Advertising is famously populated with characters. The cliche is that of the ruthless, dashing fellow, characterised by Don Draper in the TV show Mad Men. There are the Machiavellian, the tortured and insecure, the banal and phantasmagoric; the attention seekers and poseurs. And then there are folk like Roger Dickinson.
Roger died over the holidays. He had been ill for many years. His illnesses cut short a fabulous career in advertising in the UK, Australia and New Zealand.
Roger never succumbed to the worst characteristics one might sometimes encounter in the creative industries.
He was certainly colourful and though his specialty was media direction he was a creative man through and through.
His company was prized by everyone who knew him for his good humour and generosity of spirit.
I worked with Roger at the long defunct agency Hutcheson Knowles Marinkovich (HKM) where he was in charge of media. We remained in contact when he went on to a senior role at Television New Zealand.
When I set out on a whim for the UK in '94 it occurred to me that I knew no-one of any consequence there and resolved to ask friends with important titles and impressive letterheads to write letters of introduction for me.
Though I had left it until the last minute (because I do succumb to some of the creative stereotypes) Roger obliged me in the most touching way. I unearthed his letter yesterday when I heard he had passed and it reminded me perfectly of his manner and charm.
He was a delightful man. I know he will be sorely missed by every one of his family, his many, many friends and former colleagues.
At the service to mark his passing one of his family read Roger's 'Ten Commandments' and they were a heart-warming reminder of how important decent, everyday values are in marketing and marketing communications (I hope to get a copy of them and I'll share them with you when I do).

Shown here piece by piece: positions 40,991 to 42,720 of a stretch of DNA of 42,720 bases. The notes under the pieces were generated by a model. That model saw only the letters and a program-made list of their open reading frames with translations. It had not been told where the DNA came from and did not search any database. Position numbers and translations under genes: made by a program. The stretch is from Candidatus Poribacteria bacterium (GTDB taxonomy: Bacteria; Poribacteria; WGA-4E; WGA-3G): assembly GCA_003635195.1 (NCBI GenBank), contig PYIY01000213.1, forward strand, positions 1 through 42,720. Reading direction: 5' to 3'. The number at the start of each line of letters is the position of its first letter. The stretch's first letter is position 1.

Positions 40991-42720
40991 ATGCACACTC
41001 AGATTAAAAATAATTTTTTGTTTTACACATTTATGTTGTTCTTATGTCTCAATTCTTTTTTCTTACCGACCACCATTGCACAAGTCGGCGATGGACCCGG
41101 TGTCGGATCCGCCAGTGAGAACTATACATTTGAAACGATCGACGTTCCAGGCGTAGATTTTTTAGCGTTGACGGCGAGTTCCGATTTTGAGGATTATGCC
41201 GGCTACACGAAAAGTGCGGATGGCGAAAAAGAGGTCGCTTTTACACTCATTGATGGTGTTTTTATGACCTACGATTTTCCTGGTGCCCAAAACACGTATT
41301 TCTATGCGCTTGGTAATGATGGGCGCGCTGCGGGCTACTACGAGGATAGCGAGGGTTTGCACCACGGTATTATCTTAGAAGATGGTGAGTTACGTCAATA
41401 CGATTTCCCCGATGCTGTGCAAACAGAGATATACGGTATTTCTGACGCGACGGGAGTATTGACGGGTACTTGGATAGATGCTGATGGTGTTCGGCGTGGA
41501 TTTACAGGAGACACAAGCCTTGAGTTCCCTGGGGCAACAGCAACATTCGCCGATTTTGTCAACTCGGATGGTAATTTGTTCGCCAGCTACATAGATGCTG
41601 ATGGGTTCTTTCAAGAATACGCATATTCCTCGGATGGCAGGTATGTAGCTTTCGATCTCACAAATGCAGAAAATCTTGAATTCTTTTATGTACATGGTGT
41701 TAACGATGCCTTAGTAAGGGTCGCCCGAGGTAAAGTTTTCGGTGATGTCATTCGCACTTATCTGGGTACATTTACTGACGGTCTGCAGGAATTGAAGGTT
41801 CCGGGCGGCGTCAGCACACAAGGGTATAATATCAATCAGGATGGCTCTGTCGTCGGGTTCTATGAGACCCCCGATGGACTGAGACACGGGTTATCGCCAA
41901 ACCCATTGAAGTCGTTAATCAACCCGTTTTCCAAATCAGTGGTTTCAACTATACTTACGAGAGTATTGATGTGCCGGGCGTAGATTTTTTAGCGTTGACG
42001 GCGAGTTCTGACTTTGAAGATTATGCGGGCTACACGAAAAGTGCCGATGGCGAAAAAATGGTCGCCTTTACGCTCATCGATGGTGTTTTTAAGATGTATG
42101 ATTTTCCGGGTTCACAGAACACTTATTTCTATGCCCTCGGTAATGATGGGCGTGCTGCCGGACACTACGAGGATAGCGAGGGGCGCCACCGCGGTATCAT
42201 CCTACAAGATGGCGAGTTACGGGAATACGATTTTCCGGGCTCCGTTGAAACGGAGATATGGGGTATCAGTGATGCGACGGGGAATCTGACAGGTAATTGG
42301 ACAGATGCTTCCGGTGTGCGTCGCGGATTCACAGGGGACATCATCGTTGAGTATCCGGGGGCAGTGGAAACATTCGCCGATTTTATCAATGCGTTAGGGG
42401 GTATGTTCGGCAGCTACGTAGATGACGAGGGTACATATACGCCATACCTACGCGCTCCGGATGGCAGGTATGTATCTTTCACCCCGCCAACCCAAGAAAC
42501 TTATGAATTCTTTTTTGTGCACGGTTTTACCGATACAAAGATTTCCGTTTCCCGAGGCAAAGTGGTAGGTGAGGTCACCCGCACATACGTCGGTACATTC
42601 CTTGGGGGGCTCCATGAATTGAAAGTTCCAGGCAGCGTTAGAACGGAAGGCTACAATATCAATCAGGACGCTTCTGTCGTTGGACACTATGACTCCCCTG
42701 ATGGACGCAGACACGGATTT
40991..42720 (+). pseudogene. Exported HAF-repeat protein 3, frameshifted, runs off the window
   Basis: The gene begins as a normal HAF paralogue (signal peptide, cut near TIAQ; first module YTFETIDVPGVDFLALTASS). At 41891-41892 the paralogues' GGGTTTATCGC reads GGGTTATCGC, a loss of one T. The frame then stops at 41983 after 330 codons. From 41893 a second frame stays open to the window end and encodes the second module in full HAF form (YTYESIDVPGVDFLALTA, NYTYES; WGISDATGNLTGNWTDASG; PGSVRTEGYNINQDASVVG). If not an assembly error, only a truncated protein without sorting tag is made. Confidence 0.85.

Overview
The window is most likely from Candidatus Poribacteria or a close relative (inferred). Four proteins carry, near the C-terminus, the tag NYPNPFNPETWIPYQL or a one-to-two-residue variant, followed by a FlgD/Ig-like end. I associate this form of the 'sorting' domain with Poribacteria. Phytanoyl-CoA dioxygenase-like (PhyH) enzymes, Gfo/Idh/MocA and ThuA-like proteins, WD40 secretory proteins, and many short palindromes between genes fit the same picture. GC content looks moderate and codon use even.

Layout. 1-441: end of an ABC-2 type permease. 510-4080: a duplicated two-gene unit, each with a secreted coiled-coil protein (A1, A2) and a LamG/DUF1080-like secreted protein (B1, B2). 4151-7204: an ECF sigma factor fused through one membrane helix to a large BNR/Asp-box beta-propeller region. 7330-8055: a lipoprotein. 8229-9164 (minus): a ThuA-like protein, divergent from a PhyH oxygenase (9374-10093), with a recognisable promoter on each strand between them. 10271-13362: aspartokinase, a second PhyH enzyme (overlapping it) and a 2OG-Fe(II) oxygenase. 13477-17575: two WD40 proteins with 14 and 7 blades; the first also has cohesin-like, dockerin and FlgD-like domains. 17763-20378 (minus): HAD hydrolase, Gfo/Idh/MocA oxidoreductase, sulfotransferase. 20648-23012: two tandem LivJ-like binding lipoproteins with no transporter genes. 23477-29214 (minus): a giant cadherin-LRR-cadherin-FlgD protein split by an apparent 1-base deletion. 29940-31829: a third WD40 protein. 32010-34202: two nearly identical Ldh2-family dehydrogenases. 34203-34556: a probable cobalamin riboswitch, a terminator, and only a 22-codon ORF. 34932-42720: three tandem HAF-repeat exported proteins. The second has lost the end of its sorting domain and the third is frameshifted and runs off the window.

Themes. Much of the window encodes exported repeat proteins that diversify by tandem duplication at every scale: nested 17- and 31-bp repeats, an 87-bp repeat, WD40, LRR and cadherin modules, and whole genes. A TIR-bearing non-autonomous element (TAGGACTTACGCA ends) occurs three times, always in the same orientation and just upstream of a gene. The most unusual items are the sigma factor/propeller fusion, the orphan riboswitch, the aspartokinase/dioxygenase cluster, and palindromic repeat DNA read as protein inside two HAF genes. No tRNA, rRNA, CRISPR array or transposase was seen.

Roger succeeded in his life because of his values. For him a successful result was important, to be sure he was a businessman, but never without an understanding of what motivated people. So he was perfectly suited to his chosen career. He was a man with integrity. Listening to the eulogies from family and friends his principles plainly prevailed throughout his life.
So, while we mourn Roger's passing, his legacy is a wonderful reminder that, in the era of intimate media (social media if you will), connecting, communicating, marketing and selling is always, always easier when you genuinely care about the other person - when the transaction has inherent humanity and never cynical.
The best products, ads, designs (or everything we creators do) are expressions of a genuine desire to help others solve their problems.
There was none better at that than Roger Dickinson - a lovely man. Glad to have known him.
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